CP: Personally I never want people to feel experimented on in experimental theatre. You want to extend an invitation, to follow the white rabbit. I love the kind of village social vibe we strike at the end of the piece, because you’re not forced to talk about what you’ve just seen. You can talk about Doctor Who if you want. But then the experience keeps bubbling up into conversation. I think that’s the piece’s greatest success.
How do you go about organizing a theatrical experience like this?
EB: The key is collaboration. We’ve had so, so many talented artists working on this project tirelessly over the last six months and we were lucky to have a network of other artists and supporters who came to our fundraisers and contributed to our campaigns. Also, it didn’t hurt to have a director as passionate about, and dedicated to, this piece as Jeremy Goren.
What does it take to get an audience to follow you into an unknown space? What tactics do you use? What have you seen succeed and fail?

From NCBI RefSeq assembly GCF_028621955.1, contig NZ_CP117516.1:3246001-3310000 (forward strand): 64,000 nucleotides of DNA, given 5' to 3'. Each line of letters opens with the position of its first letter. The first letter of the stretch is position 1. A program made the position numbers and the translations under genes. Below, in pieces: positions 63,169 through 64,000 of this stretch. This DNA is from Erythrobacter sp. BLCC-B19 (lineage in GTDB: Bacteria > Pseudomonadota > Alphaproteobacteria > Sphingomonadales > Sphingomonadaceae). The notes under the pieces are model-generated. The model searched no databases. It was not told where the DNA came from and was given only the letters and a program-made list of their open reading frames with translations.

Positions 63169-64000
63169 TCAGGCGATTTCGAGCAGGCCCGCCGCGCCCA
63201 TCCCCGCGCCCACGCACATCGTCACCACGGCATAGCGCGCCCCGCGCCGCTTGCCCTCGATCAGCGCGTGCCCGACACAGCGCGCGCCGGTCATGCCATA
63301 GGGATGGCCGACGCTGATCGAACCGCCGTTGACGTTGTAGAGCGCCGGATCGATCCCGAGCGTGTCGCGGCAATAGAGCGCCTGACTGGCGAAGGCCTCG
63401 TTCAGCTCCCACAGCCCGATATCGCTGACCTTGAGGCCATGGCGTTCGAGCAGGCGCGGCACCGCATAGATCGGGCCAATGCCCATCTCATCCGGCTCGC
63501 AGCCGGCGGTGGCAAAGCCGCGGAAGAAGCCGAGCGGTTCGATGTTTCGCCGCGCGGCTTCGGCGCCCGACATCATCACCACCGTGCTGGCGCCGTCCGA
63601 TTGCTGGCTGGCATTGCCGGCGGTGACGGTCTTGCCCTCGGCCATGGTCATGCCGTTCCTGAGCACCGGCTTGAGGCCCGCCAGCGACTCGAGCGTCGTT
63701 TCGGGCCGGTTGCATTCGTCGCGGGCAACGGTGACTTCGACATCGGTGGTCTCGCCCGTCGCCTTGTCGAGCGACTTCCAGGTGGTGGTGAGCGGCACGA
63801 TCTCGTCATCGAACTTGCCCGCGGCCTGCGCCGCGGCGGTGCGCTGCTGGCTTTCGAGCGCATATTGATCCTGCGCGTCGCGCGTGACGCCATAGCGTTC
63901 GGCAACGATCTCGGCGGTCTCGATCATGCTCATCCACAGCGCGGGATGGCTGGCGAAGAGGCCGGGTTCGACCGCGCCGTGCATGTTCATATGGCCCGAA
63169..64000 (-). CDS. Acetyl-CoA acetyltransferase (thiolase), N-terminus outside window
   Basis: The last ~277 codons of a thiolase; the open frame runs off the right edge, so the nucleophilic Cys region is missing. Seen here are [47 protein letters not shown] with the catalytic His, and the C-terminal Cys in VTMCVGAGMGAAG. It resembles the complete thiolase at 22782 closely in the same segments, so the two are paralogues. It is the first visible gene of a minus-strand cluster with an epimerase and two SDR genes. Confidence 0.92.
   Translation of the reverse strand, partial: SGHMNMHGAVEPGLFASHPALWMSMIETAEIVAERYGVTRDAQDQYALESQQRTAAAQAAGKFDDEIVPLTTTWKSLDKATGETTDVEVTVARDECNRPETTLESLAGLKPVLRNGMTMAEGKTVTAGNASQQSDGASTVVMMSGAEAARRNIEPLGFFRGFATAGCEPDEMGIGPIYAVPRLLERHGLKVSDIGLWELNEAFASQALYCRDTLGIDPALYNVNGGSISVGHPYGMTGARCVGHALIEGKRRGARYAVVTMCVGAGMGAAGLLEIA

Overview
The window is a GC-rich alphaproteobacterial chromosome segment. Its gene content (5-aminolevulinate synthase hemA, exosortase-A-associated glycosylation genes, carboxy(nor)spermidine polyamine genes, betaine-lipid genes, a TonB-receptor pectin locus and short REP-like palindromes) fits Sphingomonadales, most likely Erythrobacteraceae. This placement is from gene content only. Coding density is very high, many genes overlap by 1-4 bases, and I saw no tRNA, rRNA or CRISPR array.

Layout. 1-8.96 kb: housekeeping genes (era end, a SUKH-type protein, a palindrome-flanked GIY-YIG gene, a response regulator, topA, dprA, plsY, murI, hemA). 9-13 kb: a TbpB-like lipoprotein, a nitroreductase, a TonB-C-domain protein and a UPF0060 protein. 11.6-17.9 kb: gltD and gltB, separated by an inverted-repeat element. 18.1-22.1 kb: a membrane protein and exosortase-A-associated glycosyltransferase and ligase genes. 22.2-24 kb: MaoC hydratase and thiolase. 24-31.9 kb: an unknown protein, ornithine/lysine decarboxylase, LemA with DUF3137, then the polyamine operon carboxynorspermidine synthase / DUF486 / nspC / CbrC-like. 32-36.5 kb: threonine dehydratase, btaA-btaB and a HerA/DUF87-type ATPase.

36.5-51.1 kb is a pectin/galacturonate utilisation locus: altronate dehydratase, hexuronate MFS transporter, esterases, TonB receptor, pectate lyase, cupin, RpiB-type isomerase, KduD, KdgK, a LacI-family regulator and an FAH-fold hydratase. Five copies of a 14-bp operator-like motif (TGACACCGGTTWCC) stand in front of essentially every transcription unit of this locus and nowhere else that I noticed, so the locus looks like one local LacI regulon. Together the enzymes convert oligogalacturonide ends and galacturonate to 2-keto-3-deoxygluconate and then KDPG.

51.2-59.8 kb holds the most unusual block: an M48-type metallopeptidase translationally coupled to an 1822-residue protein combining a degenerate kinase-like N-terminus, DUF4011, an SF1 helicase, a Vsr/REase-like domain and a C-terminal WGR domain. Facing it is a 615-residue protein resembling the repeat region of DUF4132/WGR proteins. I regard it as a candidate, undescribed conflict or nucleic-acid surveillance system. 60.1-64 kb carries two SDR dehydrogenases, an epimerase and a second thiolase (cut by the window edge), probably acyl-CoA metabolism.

JG: These are huge questions. They’re perhaps the main questions I ask every day and each night during performance. I don’t have the answer. I can say that the indirect path can be the most direct. Then again, sometimes people want a strong hand and an outstretched arm, and so one has to reach out to them. It changes each night and with each person. This is the large experiment in this “experimental” work and the excitement of human interaction.
How do you go about getting people to come to such an out of the norm theatrical experience?
EB: We trick them. Ha! I jest. We have been doing our best to have as diverse an audience as possible. Some of our dinner night tickets are price prohibitive to some people, and so we also invite high school students for a fraction of the price. We’ve been trying to invite people from a variety of community groups, people of all ages, and people of all degrees of social views. Our goal is to get them all there at the same time, too.